“Black Gays must challenge bigotry against race and sexual preference as passionately as we court lovers. We do not have the luxury of choice.”
“What we do with our lives, our bodies, our money and time, how we treat each other on a daily basis are the ultimate political acts.”
“Self-determination is the force that motivates those of us who make our way in the world Black and gay.”
“We were beginning to put flesh on the bones of our gay identities as well, our black gay identities and seeing those as primary voices from which we wrote. Places from which we wrote and spoke and were politicized.”
“It [the late 70s and early 80s] was a great time and a time of great struggle politically for us. But it was a great source of discovering community and that was incredible.”
“I wasn’t a joiner. I’m not a joining person. I don’t join political organizations per se because I know if I join something I really want to have the time to give to it as opposed to just, you know, sending in my membership.”
we were women who loved ourselves
we were women who loved women
we were/will be
from Shopping Bag Dykes, Michelle Parkerson, ©1979
For more than three decades, Michelle Parkerson has been at the center of African American lesbian and gay activism, black women making films, lesbians making films, poets performing, performance artists entertaining and challenging, preserving and promoting the lives of primary voices in her and our experience. Recently she herself has appeared as one of those primary voices in a film not of her making, Tiona McClodden’s Black.Womyn.: Conversations with Lesbians of African Descent (2008). As she says of film and video, she puts a face on things.
In the late1970s, she explored the vibrant club scene in DC and began building a network of connections. This was a time of incredible artistic and political ferment in Washington’s African American gay and lesbian circles. Artists, musicians, poets, dramatists, and writers were creating a new black gay renaissance in the city that flourished in places like dc space and the ENIKAlley Coffeehouse.
In short order, she had connected with E. Ethelbert Miller, Director of Howard University’s Afro-American Resource Center and soon she was presenting and performing her own poetry. She published in the brand new gay periodical,BlackLight, and in the early feminist newspaper, off our backs. Through her growing network of connections she met Essex Hemphill and other members of Station to Station, a gay male performance group that included Gideon Ferebee, Greg Ford, Garth Tate, Christopher Prince, Larry Duckette and others whose names became well-known in the 1980s. Michelle appeared with Essex Hemphill and Wayson Jones in many performance pieces of the 1980s, including Murder on Glass and Voicescapes: an urbanmouthpiece. In 1983, she published Waiting Rooms, her first book of poetry and short fiction (Common Ground Press). As late as 1997, she partnered with poet Gideon Ferebee in Behind Our Masks at the first Mid-Atlantic GLBT Writers Conference in Washington.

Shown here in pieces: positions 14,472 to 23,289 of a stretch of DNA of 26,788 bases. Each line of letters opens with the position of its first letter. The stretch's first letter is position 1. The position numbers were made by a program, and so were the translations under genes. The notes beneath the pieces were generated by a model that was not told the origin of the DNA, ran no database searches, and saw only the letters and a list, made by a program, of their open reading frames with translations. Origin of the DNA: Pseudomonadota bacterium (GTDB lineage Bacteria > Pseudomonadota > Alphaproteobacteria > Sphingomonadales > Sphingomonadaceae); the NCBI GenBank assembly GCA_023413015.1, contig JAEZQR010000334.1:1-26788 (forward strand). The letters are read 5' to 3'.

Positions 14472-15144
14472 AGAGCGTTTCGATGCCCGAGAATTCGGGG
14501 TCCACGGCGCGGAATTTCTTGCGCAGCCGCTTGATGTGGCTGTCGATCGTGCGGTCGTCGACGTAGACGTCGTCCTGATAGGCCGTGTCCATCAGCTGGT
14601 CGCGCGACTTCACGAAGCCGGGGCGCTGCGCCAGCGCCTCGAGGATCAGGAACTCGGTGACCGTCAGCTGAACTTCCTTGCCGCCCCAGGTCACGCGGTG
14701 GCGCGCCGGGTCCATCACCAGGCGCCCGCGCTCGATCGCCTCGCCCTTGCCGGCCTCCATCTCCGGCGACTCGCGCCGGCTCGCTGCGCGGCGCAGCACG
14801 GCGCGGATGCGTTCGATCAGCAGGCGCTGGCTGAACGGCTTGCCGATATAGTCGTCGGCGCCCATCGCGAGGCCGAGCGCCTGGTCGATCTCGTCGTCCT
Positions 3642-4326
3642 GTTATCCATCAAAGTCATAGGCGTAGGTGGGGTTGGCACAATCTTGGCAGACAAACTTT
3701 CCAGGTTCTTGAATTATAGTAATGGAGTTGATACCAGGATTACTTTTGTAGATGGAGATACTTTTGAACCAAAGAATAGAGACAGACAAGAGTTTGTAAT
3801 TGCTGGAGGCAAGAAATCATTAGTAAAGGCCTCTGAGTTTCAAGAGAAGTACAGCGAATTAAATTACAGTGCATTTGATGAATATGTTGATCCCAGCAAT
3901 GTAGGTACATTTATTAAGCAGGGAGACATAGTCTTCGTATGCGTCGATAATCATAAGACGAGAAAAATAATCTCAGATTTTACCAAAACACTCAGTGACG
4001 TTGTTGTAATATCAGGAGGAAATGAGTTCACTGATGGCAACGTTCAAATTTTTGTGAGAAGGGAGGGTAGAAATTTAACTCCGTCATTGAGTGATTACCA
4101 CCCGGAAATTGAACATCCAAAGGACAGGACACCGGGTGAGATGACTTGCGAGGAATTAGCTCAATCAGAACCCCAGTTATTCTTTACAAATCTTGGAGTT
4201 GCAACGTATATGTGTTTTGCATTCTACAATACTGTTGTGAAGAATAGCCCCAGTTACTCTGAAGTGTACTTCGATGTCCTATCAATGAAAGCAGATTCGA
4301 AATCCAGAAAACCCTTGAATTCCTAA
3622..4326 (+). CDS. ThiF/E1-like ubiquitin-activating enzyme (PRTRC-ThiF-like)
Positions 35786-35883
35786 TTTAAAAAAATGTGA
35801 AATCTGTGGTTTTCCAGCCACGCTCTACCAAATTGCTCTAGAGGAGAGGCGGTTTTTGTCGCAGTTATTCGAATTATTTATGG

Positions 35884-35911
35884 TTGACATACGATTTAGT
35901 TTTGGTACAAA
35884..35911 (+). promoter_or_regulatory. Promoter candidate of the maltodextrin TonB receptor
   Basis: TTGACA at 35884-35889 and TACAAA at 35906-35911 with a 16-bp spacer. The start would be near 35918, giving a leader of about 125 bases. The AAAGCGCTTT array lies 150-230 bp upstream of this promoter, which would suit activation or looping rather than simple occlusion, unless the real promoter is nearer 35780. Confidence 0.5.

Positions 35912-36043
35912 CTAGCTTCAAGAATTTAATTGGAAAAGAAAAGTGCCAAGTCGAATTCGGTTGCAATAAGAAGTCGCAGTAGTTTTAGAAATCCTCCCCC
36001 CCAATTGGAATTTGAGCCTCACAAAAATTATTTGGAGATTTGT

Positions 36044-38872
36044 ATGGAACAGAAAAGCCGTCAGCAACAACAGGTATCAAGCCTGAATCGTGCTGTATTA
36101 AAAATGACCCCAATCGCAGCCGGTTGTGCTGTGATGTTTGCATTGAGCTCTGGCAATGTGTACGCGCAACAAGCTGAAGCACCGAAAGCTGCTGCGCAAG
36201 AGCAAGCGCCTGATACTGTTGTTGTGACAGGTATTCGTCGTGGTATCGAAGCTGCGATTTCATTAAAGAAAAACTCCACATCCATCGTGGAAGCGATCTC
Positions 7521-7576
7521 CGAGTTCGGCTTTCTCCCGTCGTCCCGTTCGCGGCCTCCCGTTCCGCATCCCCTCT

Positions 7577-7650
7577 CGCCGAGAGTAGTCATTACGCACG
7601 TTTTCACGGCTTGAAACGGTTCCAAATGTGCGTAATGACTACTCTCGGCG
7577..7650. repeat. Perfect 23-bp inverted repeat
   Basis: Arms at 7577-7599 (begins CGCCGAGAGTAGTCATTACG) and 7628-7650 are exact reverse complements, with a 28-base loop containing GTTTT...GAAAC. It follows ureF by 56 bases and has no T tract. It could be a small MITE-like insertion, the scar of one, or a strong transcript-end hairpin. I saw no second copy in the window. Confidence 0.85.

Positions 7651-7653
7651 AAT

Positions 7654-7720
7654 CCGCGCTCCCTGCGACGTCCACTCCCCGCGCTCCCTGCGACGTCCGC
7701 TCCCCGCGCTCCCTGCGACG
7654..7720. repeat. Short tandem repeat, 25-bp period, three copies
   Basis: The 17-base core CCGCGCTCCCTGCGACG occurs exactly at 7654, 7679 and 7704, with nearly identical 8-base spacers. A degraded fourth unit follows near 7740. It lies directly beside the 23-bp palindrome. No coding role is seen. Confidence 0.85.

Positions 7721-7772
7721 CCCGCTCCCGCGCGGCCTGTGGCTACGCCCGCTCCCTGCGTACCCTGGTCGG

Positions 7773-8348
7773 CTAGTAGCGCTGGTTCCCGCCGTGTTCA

Michelle focused on performance collaborations with African American women and other progressive artists during the 1990s. Among them: DIVAS…An Evening with Michelle Parkerson and Brenda Files, The Dangerous Bordergamewith Guillermo Gomez-Pena, The Rainbow Room with Djola Branner and Women of Substance with Kimberli Boyd and Kwelismith.
Michelle engaged fully in the African American gay and lesbian political activism of the 1980s, joining the new DC Coalition of Black Gays and Lesbians and the National Coalition of Black Lesbians and Gays ( NCBLG). Gil Gerald, Executive Director of NCBLG, invited her to join the organization’s board. By 1987, she was co-chair of NCBLG with Baltimore activist, Louis Hughes, as it worked to build a network of chapters around the country. Through the mid-80s she was part of NCBLG’s campaign to raise the visibility and the voice of African American gays and lesbians. Michelle’s activism and her art worked toward identical goals of creating awareness and independence, pride and self reliance and a fierce opposition to racism, sexism, and homophobia.
At the same time, she became a central figure in the city’s first social and support organization for African American lesbians, the Sapphire Sapphos, which met at the ENIKAlley Coffeehouse.
Through the 1980s, Michelle’s career in film-making took off with three important documentaries giving visibility and voice to major figures such as idiosyncratic jazz stylist Betty Carter (But Then, She’s Betty Carter, 1980), Washington’s Sweet Honey in the Rock (Gotta Make This Journey: Sweet Honey in the Rock, 1983), and her exploration of the life and career of an early drag king (Stormé: The Lady of the Jewel Box, 1987). Nearly a decade later her film biography of poet Audre Lorde (A Litany for Survival: The Life and Work of Audre Lorde, 1995), co-directed with Ada Gay Griffin, was nominated for the Grand Jury Prize at the Sundance Film Festival.
In recent years, Michelle has divided her time between DC where she has a home and Philadelphia where she was Assistant Professor in Film and Media Arts at her alma mater, Temple University. She is currently in development with her first feature screenplay, Loving Eunice, a coming-of-age story sparked by lesbian love during the Harlem Renaissance.